How Long Can Some Septic Tanks Last?
A properly installed and maintained septic tank should last an average of 20-30 years.
If you are unsure of the age of a septic tank, ask for a quote from a septic service provider or a property assessor. They can normally estimate the age by looking at the tank and components. You may likewise find the age of your septic tank by getting in touch with the health and wellness division or building division in your city or area. If plans for the septic tank were submitted, they should show when it was put in.
If you know the age of your system, you probably don’t have to worry about septic tank replacement costs right now. Age isn’t the only variable to consider, though, as a variety of things can influence the span of a septic tank.
Concrete septic tanks, the most usual tank type used today, can last quite a long period of time. Generally, concrete tank users do not need to consider septic system replacement issues for about 20 to 30 years. With correct maintenance, a concrete septic tank may last as long as 40 years.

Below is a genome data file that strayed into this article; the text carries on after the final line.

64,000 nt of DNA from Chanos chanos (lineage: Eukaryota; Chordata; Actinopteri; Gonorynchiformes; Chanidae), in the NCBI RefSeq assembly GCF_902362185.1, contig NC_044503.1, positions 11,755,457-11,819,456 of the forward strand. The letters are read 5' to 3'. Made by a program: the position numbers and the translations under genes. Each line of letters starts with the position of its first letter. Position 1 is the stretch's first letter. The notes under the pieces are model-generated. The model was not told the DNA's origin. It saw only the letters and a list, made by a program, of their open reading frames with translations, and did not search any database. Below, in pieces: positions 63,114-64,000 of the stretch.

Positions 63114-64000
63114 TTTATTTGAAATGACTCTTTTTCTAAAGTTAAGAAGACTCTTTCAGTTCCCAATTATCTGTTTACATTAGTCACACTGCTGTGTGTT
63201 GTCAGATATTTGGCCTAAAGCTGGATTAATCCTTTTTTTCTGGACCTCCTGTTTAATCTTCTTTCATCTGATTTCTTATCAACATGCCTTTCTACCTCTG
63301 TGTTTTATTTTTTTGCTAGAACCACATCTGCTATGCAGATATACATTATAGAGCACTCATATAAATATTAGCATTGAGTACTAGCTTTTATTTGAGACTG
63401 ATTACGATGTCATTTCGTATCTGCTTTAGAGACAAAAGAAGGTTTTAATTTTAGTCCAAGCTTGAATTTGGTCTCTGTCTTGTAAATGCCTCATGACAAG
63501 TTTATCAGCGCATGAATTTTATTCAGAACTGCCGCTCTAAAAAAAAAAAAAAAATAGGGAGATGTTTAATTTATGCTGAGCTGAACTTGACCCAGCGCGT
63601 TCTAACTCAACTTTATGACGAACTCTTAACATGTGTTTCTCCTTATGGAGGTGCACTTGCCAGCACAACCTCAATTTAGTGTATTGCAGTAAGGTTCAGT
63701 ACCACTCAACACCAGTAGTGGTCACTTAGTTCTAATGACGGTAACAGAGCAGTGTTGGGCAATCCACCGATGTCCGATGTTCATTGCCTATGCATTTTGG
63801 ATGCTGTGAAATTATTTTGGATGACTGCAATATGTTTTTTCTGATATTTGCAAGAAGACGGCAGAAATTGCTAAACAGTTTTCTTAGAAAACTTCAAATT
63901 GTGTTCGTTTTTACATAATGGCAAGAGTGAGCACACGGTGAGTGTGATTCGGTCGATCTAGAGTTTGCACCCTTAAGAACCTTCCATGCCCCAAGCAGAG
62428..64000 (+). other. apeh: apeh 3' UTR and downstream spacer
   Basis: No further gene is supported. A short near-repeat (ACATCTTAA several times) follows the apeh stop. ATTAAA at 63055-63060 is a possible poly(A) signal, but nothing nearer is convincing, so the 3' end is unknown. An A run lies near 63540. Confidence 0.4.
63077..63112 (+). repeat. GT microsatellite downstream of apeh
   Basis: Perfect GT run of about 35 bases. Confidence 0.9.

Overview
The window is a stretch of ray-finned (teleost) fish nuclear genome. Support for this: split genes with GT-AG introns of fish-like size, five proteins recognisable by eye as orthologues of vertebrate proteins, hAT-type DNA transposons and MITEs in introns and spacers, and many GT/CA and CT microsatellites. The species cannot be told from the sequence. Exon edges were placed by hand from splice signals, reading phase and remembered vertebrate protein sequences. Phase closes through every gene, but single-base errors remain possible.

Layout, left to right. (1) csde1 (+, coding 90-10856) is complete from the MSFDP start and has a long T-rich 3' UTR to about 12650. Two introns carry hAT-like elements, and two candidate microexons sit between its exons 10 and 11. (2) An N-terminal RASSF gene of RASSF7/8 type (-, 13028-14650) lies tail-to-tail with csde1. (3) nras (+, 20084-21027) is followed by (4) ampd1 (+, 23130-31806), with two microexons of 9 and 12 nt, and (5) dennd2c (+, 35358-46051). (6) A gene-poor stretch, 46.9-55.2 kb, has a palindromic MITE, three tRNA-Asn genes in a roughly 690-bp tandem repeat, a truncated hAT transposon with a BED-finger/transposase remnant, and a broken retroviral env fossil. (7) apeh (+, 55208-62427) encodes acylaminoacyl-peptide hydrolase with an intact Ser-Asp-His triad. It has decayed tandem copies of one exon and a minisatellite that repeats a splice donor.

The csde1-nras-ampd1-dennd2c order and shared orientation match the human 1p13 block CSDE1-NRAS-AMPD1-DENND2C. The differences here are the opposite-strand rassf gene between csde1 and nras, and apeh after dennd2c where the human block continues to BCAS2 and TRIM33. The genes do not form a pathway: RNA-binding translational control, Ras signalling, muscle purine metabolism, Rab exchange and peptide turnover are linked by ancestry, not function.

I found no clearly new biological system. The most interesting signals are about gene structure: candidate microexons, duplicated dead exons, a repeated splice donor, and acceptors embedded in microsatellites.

If you want to maximize your septic tank’s life expectancy, normal pumping is vital. Get in touch with an expert septic tank company to pump it every 2 to 3 years. When acquiring a service company to pump a septic tank, ask about inspecting the system to look for any concerns that might need repair services. Finding and fixing these failures can also help your tank last longer.
In addition to scheduled pumping, you can likewise lengthen the life of a septic system by being careful regarding what you send down the toilets and drains. Things that must never make their way into a septic tank include (however aren’t limited to):